08th January 2019
2019 UK Market Outlook: Is it all About Brexit?
Chris Bailey, European Strategist, Raymond James Investment Services
“My whole outlook on life is, never judge a book by its cover” Floyd Mayweather, Jr.
Given his flawless record as a pugilist, Floyd Mayweather would seem like a perfect person to have on your side during troubled times. For UK investors in 2019, however, channelling his above quote will be prize enough.
Brexit – Where we’re at
Is there anything new that can be said about the Brexit debate? For many months now, important issues around the withdrawal of the UK from the European Union have dominated both the UK Parliament and the perceptions towards the UK financial markets. There is little surprise to this given the obvious importance in the precise definition of future trade relations with an economic bloc that directly and indirectly accounts for such a high proportion of UK trade. Despite this, there has still been a lack of sufficient political initiative to forge enough of a compromise to give clarity for businesses and consumers about the future structure of Brexit, with now less than three months to go before the key end of March 2019 decision point. Dynamically, this has necessarily cascaded concerns to all elements of the UK economy and financial markets, so that everything appears intimately linked with the Brexit debate. Modern economies are complex structures however, and in our varying roles as consumers, or possibly as industrialists/ entrepreneurs, we are subject to a variety of influences, even before we take account of the impact of government policy or the wider exogenous world.
Will common sense prevail?
At this point I could write that the spectre of the UK breaking away from the European Union does not seem likely. A clear majority – in both Parliament and in more recent general population voter polling – is in favour of a more compromise-style approach, or a ‘soft Brexit’ as it has been dubbed. A plausible outlook for the first few months of 2019 is lots of political noise, including talk about a second referendum or a general election and ultimately a thick slice of common sense to permeate the Brexit debate, quite possibly initially via a delay to the current Brexit timetable in order to quell the growth of uncertainty scenarios. And, logically, positive moves in this broad area would likely support both the British Pound and UK domestic financial assets after a difficult last couple of years, which has seen UK assets amongst the most disliked by global fund managers (relative to their asset allocation norms). As always, too much fear by shorter-term focused ‘voting machine’ investors leads to opportunities for more medium and longer-term oriented ‘weighing machine’ investors. Certainly, the current combination (versus recent history) of low valuations and high dividend yields in aggregate for the UK markets highlights some opportunity among all the threats.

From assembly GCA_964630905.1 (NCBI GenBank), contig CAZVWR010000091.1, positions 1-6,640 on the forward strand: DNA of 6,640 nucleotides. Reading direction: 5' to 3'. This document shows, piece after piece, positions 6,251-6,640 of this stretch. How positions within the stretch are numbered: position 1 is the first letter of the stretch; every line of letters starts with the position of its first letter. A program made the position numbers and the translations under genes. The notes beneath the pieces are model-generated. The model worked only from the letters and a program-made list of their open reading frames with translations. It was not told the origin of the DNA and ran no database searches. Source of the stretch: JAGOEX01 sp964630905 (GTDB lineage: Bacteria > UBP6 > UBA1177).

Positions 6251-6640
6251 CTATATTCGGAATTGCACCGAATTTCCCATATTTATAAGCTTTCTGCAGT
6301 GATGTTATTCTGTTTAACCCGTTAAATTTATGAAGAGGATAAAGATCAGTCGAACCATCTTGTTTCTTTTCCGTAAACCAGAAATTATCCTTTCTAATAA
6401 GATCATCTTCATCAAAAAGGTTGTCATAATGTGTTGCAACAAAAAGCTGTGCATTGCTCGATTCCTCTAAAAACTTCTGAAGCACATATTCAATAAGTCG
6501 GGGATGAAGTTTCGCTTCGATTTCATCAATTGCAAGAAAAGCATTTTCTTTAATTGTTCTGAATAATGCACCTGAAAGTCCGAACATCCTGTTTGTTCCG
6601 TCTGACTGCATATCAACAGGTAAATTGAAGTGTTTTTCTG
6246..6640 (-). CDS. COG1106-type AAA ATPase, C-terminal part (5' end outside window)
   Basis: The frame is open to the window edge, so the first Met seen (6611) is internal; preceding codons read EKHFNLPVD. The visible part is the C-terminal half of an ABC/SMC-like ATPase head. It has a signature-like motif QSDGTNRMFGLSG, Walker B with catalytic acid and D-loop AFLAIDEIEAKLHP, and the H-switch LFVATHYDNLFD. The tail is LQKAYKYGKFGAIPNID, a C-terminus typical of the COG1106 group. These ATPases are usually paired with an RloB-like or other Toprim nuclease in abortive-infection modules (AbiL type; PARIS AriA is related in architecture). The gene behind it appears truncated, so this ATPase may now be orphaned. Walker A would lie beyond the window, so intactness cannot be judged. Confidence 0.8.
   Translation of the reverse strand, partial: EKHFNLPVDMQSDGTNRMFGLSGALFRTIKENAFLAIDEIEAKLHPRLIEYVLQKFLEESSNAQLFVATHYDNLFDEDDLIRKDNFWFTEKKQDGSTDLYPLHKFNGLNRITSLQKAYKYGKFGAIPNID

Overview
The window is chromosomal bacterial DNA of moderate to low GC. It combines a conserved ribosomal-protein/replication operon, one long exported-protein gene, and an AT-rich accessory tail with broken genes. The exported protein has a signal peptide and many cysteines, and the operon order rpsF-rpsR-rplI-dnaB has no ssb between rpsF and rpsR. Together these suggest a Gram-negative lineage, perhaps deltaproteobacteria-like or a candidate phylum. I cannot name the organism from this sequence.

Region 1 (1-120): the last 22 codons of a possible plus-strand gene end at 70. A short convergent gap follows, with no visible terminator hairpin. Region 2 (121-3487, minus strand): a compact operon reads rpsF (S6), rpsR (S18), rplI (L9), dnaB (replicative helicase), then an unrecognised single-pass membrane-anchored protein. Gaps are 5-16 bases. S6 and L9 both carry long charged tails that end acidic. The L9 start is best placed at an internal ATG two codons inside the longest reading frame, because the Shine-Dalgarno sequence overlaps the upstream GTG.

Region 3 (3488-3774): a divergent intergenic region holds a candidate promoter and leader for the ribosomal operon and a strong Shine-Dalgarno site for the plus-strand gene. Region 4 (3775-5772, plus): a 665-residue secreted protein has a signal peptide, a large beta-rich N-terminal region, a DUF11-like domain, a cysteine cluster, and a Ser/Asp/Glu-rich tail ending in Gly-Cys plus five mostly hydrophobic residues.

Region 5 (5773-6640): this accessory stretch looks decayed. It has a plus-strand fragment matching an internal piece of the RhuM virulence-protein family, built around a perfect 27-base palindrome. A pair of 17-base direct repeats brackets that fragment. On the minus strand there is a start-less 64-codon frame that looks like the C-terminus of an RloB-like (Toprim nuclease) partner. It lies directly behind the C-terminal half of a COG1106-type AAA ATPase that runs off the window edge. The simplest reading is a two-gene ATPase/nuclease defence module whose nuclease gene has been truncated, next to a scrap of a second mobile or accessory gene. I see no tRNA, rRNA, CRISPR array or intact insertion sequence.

Something akin to the above would be my central scenario for 2019. However – I would admit – there are some obvious potential challenges to this. Shorter-term political expediency could occur – including a change of government which could worry some in the business community – and ‘a clear majority’ can have their heads turned away from one scenario to another. Yet ‘muddling through’ still appears to me the most likely scenario in a situation where views are split on an issue which has morphed from a simplistic 2016 referendum question to a multiple shades of grey modern economic, social and political reality.
Wage inflation and interest rates
A ‘muddling through’ Brexit backdrop reality also starts to give weight to other drivers towards the UK economy and the UK financial markets. Consumption is typically two-thirds plus of a modern developed economy and the progress of real (i.e. after inflation) wages is unsurprisingly an important influence. The quiet rise in UK wages is both a push back against aggressive Brexit gloom and also a nod towards some skill and labour shortages in the UK economy. Clearly, any material wage pressure can be a burden on corporate profit and loss statements, but in the context of the UK economy in 2019, is more of a net positive than a negative. Additionally, the notion that the Bank of England is going to materially tighten policy in 2019 is clearly wide of the mark. In fact, caught between the inevitable Brexit uncertainty and a little bit of wage inflation, a policy of constant monitoring but no change in UK interest rates is very plausible. This is better news in avoiding serious issues for other important elements of the UK economy including corporate borrowing and the housing market and even the fixed income market (where yields however remain far lower than those available in the UK equity market). Additionally, 2019 is highly unlikely to see any contraction in the Bank of England’s quantitative easing boosted balance sheet, in contrast to the Federal Reserve policy in the United States, for example.
UK government policy should naturally be focused on minimising Brexit angst, but the recent UK Budget did indicate a loosening of the fiscal purse strings, which is a policy shift also apparent in many other countries around the world. As an economic contributor at the margin this is another plus.
Putting it all together, Brexit naturally dominates the UK economic and investment markets landscape but a combination of calmer heads and an effective ‘muddling through’ reality will encourage investors to rediscover UK assets instead of diving to hold more cash, as well as other influences on the UK economy including real wage growth and interest rate and fiscal policy trends. The real success story for the UK economy in 2019 may be that in a year’s time the word ‘Brexit’ will not be quite so omnipresent.
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